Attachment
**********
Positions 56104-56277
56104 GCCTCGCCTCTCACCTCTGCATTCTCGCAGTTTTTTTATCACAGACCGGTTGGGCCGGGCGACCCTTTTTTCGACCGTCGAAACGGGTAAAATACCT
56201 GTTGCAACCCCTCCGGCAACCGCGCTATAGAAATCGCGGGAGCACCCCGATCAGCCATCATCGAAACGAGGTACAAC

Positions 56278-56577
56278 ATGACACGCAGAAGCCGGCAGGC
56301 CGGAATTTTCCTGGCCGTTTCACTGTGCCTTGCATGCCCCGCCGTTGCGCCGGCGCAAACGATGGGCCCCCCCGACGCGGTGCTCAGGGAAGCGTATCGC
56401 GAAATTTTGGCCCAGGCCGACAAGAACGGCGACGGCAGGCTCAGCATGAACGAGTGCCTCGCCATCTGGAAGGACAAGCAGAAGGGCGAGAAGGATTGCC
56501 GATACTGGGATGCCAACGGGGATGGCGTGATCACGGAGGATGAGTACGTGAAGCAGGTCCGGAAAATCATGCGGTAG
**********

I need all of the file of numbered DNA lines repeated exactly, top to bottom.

Positions 56104-56277
56104 GCCTCGCCTCTCACCTCTGCATTCTCGCAGTTTTTTTATCACAGACCGGTTGGGCCGGGCGACCCTTTTTTCGACCGTCGAAACGGGTAAAATACCT
56201 GTTGCAACCCCTCCGGCAACCGCGCTATAGAAATCGCGGGAGCACCCCGATCAGCCATCATCGAAACGAGGTACAAC

Positions 56278-56577
56278 ATGACACGCAGAAGCCGGCAGGC
56301 CGGAATTTTCCTGGCCGTTTCACTGTGCCTTGCATGCCCCGCCGTTGCGCCGGCGCAAACGATGGGCCCCCCCGACGCGGTGCTCAGGGAAGCGTATCGC
56401 GAAATTTTGGCCCAGGCCGACAAGAACGGCGACGGCAGGCTCAGCATGAACGAGTGCCTCGCCATCTGGAAGGACAAGCAGAAGGGCGAGAAGGATTGCC
56501 GATACTGGGATGCCAACGGGGATGGCGTGATCACGGAGGATGAGTACGTGAAGCAGGTCCGGAAAATCATGCGGTAG